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Warren High School Discusses Bullying

Bullying, cyber bullying, sexting, It's all becoming too familiar, but Warren High School has taken a stand and tried to prevent it before it gets too far.

The school invited The Digital Innocence Recovery Group, consisting of two aw enforcement agents in Central Ohio who specialize in Internet forensics.

As if it's not hard enough talking to teens, try talking to them about sexting or cyber bullying.

"If they haven't already seen an example of it then they're going to at some point in time and it will register in some way I'm sure," explains Warren High School Assistant Principal, David Hanning.

But Warren High School students weren't just told not to do it, they were made aware of when it crosses the line from bullying or sexting to being a crime.

"What we're trying to show is to educate, that way when you guys walk out of here you can't say, I didn't know, you can't play dumb if you take this route now," explains Vice President of Digital Innocence Recovery Group, Brian Correll.

The Digital Innocence Recovery Group addressed boys, girls, and even teachers separately to better relate to each group.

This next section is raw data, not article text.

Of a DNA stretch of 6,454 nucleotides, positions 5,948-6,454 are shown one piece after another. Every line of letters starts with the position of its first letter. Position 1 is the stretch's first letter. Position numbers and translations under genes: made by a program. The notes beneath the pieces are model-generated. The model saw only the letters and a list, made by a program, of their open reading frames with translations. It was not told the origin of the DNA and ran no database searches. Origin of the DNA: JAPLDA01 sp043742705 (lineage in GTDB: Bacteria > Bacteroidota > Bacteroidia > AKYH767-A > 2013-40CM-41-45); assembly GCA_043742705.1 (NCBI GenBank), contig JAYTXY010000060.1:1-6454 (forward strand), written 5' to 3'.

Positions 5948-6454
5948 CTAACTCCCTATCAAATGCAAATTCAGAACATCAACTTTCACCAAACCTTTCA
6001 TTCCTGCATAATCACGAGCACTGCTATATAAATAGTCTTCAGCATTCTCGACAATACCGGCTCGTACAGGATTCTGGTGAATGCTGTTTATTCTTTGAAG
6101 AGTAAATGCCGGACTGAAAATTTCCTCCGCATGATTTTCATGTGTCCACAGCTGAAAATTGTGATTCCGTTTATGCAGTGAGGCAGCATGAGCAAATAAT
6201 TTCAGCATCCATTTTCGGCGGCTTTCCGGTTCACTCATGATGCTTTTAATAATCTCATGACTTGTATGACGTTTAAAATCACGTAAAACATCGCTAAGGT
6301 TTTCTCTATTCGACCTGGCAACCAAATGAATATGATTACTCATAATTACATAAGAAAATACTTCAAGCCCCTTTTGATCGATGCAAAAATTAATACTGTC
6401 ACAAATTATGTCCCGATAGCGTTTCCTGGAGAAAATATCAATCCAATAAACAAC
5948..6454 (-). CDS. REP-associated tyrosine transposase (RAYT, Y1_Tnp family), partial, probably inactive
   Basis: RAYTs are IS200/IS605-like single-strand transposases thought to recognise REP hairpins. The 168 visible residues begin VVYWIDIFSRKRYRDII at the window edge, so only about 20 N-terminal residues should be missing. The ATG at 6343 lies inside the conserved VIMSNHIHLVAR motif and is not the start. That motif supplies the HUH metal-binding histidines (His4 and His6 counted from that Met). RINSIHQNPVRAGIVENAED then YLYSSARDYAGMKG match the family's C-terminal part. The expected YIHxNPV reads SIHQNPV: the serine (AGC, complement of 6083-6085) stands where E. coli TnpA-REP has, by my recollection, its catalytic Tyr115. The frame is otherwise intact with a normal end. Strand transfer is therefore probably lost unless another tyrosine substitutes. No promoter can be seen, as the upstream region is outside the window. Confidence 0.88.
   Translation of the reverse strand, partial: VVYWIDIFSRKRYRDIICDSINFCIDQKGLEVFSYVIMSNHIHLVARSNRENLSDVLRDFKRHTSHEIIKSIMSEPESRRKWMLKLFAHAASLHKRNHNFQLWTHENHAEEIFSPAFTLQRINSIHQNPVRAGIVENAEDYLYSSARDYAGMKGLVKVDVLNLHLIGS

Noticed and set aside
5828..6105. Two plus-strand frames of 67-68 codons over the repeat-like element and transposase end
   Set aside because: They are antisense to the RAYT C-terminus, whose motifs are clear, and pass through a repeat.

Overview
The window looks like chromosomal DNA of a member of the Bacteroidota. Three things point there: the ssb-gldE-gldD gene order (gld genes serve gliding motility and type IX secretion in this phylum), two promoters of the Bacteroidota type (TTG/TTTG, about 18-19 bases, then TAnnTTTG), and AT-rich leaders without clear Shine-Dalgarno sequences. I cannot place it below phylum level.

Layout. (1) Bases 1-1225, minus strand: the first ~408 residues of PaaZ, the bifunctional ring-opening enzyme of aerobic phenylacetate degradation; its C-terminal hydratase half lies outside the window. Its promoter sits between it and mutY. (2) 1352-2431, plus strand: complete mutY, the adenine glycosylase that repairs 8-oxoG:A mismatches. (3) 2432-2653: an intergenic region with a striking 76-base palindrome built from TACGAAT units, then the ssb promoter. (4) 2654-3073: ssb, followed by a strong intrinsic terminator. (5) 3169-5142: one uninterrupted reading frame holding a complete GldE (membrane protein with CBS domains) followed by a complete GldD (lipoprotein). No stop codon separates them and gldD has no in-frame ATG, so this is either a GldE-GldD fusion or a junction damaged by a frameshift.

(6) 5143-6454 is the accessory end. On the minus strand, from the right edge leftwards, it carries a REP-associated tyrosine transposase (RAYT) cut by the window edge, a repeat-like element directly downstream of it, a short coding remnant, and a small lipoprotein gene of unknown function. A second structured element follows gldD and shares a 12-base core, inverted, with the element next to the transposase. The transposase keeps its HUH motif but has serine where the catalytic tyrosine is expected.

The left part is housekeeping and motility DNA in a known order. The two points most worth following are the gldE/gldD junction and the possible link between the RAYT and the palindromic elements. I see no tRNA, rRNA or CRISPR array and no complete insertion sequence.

While the talk was similar, boys were made more aware of soliciting sexting and girls were confronted with the reality of cyber bullying.

"Attacks on line can be a lot more hostile, a lot more aggressive," explains Digital Innocence Recovery Group President, Don Stanko.

Students watched videos relating to everyday events, they also learned they can be held responsible for anything they do on line or on their phones.

"Everything that you do on line, it doesn't just go away. If you send something out from your computer, if you download something, hitting delete doesn't remove it, it's still there," says Stanko.

It's about protecting themselves and their friends from committing a crime or even being the victim.

"That kind of information will maybe help them think twice before they do something that might get them into trouble or help them identify if somebody else is doing it," says Hanning.

The students were able to ask questions and learn about the topic from professionals who deal with it almost daily

"We're going to talk to the teachers about the capabilities of technology we're going to talk to them about how cyber bullying is going to be an issue for them and when they need to address it," says Stanko.


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